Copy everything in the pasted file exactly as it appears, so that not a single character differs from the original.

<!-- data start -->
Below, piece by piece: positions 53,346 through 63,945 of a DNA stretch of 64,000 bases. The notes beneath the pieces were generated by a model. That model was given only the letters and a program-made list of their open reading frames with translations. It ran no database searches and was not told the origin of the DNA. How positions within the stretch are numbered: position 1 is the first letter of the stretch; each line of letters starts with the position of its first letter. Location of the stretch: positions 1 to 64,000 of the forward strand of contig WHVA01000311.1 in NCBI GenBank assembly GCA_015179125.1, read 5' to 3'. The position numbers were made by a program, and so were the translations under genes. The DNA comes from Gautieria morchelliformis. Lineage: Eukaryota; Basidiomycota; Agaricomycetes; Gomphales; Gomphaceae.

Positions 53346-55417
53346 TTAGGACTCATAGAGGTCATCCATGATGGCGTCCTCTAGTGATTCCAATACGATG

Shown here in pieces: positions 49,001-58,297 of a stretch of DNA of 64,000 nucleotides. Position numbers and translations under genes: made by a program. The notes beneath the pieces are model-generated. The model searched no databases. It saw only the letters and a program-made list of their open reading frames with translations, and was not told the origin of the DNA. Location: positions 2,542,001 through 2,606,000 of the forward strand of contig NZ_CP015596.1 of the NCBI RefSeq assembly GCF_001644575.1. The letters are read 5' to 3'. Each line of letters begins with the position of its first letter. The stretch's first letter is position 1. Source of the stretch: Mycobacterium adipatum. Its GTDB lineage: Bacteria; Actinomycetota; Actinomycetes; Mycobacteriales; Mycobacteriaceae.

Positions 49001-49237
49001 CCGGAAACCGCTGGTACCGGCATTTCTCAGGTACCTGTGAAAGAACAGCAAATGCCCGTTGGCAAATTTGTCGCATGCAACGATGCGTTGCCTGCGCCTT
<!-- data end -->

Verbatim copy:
Below, piece by piece: positions 53,346 through 63,945 of a DNA stretch of 64,000 bases. The notes beneath the pieces were generated by a model. That model was given only the letters and a program-made list of their open reading frames with translations. It ran no database searches and was not told the origin of the DNA. How positions within the stretch are numbered: position 1 is the first letter of the stretch; each line of letters starts with the position of its first letter. Location of the stretch: positions 1 to 64,000 of the forward strand of contig WHVA01000311.1 in NCBI GenBank assembly GCA_015179125.1, read 5' to 3'. The position numbers were made by a program, and so were the translations under genes. The DNA comes from Gautieria morchelliformis. Lineage: Eukaryota; Basidiomycota; Agaricomycetes; Gomphales; Gomphaceae.

Positions 53346-55417
53346 TTAGGACTCATAGAGGTCATCCATGATGGCGTCCTCTAGTGATTCCAATACGATG

Shown here in pieces: positions 49,001-58,297 of a stretch of DNA of 64,000 nucleotides. Position numbers and translations under genes: made by a program. The notes beneath the pieces are model-generated. The model searched no databases. It saw only the letters and a program-made list of their open reading frames with translations, and was not told the origin of the DNA. Location: positions 2,542,001 through 2,606,000 of the forward strand of contig NZ_CP015596.1 of the NCBI RefSeq assembly GCF_001644575.1. The letters are read 5' to 3'. Each line of letters begins with the position of its first letter. The stretch's first letter is position 1. Source of the stretch: Mycobacterium adipatum. Its GTDB lineage: Bacteria; Actinomycetota; Actinomycetes; Mycobacteriales; Mycobacteriaceae.

Positions 49001-49237
49001 CCGGAAACCGCTGGTACCGGCATTTCTCAGGTACCTGTGAAAGAACAGCAAATGCCCGTTGGCAAATTTGTCGCATGCAACGATGCGTTGCCTGCGCCTT